A few years ago, a Jesuit friend of mine bought me a holy card of Blessed Solanus Casey and put it under my door during a silent retreat. On the back of the holy card was a quotation from the Capuchin friar from Detroit that read:
“Worry is a weakness from which very few of us are entirely free. We must be on guard against this most insidious enemy of our peace of soul. Instead, let us foster confidence in God, and thank Him ahead of time for whatever He chooses to send us.”
I was struck by how such profound and simple words seemed to honestly explain the deep peace issuing from the smile and stature of Blessed Solanus on the holy card. I was challenged, however, because the words seemed overly simple and Pollyanna. Thanking God ahead of time as an antidote to the problem of worry sounded at once both overly saccharine and deeply wise.
Taking time to sincerely thank God ahead of time for whatever he would send me in the future would be a bold act of confidence in God and a sign of great trust in his Providence. That is not Pollyanna or saccharine, that is the theological virtue of faith.
And that is what made me uncomfortable with an initial hesitancy toward his words: did I lack confidence in God?
The only reasonable reticence towards such a practice would be a lack of confidence in God or the notion that I wouldn’t be grateful for whatever God gave me in the future. That is an uncomfortable realization to confront within one’s self: that there are parts of me that struggle to place trust in God and thus believe that whatever he sends me will be to my benefit.
In a recent interview, Anderson Cooper asked Stephen Colbert some questions about his faith and how it has influenced the way he has dealt with tragedy in his life. In it, Cooper says, “You [once] said, ‘What punishment of God’s are not gifts?’ Do you really believe that?”
Waiting for a moment, and then with tears in his eyes, Colbert replied, “Yes. It’s a gift to exist and with existence comes suffering. There’s no escaping that.”
Referring then to the tragic loss of his father and brothers at a young age, he said, “I don’t want it to have happened. I want it to not have happened. But if you’re grateful for your life — and I’m not always — then you have to be grateful for all of it.”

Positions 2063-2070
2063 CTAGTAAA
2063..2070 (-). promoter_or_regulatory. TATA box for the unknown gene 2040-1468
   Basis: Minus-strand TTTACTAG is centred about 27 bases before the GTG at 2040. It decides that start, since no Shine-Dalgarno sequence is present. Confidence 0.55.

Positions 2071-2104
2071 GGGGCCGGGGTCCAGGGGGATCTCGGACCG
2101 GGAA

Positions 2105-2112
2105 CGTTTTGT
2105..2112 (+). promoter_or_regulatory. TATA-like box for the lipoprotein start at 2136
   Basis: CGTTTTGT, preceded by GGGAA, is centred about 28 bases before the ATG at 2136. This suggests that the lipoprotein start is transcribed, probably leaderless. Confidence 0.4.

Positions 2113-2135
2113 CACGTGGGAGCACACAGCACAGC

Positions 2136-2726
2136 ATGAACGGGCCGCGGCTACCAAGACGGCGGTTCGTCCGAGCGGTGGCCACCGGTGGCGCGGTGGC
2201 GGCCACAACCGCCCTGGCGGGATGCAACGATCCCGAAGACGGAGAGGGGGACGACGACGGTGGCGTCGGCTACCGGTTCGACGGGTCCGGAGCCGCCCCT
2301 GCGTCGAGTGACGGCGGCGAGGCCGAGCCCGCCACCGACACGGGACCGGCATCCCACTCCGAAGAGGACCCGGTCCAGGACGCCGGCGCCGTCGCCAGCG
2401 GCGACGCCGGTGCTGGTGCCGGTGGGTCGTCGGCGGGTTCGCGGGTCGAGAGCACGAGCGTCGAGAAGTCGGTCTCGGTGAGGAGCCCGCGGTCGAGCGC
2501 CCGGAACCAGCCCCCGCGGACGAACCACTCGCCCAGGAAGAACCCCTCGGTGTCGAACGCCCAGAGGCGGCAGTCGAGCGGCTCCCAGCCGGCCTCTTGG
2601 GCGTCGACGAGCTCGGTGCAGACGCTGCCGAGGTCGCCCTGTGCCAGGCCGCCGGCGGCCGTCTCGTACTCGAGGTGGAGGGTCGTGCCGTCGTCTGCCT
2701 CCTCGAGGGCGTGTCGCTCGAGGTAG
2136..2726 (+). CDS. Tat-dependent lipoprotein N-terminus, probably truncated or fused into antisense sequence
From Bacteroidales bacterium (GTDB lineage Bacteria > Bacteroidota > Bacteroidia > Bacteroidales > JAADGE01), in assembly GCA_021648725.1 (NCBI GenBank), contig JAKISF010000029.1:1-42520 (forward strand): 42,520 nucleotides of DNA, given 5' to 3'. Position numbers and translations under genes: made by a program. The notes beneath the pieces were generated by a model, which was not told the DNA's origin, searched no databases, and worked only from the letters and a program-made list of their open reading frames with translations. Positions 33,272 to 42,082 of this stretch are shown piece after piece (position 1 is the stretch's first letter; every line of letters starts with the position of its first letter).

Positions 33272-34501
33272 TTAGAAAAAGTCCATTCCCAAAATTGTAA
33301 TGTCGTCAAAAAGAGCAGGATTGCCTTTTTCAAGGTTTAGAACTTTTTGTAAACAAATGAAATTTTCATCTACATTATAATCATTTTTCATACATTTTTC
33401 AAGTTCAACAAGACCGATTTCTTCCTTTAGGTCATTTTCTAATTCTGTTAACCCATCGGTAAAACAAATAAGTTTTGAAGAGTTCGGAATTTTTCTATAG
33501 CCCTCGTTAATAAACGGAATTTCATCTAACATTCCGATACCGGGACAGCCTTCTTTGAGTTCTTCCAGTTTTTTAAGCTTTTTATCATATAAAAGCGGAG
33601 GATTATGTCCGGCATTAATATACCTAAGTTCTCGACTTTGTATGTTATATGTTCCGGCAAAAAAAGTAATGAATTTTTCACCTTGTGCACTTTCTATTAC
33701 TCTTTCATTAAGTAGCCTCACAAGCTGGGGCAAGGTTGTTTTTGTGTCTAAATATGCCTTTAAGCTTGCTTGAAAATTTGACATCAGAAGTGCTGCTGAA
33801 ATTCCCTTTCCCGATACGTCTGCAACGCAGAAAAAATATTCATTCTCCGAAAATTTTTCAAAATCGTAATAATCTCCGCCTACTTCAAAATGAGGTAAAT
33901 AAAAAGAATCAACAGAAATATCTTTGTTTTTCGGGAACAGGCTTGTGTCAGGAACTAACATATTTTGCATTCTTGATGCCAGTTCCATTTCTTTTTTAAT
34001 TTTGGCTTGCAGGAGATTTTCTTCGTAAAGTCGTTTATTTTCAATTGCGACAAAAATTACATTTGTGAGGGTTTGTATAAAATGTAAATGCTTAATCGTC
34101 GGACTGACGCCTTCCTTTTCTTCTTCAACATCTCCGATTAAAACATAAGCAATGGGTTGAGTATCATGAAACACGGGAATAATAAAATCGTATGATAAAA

Watching the video, there is a clear sense that Colbert is speaking from a deep faith. He speaks, to use Blessed Solanus’s language, with a confidence in God. Such confidence plainly spoken of can be displacing and deeply attractive at the same time. It sounds true, good and beautiful.
It also sounds hard.
Perhaps that is why Cooper had to clarify, “Do you really believe that?”
Walter Ciszek, the Jesuit priest who spent 20 years imprisoned by the Soviet Union, said that even in his darkest moments, this simple faith is what helped him survive:
“The circumstances of each day of our lives, of every moment of every day, are provided for us by him. Let the theologians argue about how this is so, let the philosophers and sophisticates of this world question and doubt whether it can be so; the revealed truth we have received on God’s own word simply says that it is so. But maybe we are all just a little afraid to accept it in all its shattering simplicity, for its consequences in our lives are both terrible and wonderful.”
In the last few months, I have begun the simple practice of ‘thanking God ahead of time’ as a way of fostering confidence in God and trying to see the circumstances of each day as gift. It has had the exact effect that Blessed Solanus said it would: inviting me into a deeper surrender, a relinquishing of control, and a more childlike trust in God.
Worry, at least for me, is predicated upon the spiritually dangerous idea that I am in control of things. Making a daily act of confidence, a daily reminder that things are in fact not in my control, has helped me receive the future with much more openness, seeing the joys and struggles, triumphs and failures, all in light of God’s generous providence.
On seeing the circumstances of each day as provided by God, Ciszek continued, saying, “If it all seems too simple, you have only to try to find how difficult it is. But you have only to try it to find out as well the joy and the peace and the happiness it can bring. For what can ultimately trouble the soul that accepts every moment of everyday as a gift from the hands of God and strives always to do his will?”
If I had thanked God for whatever he chose to send me, I then had to discover the goodness and the opportunity in the situations that arose in my life, even when they included trial or sadness. This has brought with it a peace and a joy.
It is not as if I’m coming to know why God allows each moment or even that he plans each moment. Rather, I am finding that he gifts each moment. And though it may be mysterious, I think we’re called to be grateful for the moment, regardless of what it entails.
Like Colbert said, after sharing about his mother’s consolation in identifying with Mary after the loss of her son, “We’re asked to accept the world God gives us, and accept it with love.”
Such acceptance, though perhaps simple, does not come easily. So, let us try and foster trust by thanking Him ahead of time for whatever he chooses to send us.
Stephen Colbert: CNS photo/Lucy Nicholson, Reuters
Solanus Casey: CNS photo/The Michigan Catholic
Walter Ciszek: Courtesy of The Father Walter Ciszek Prayer League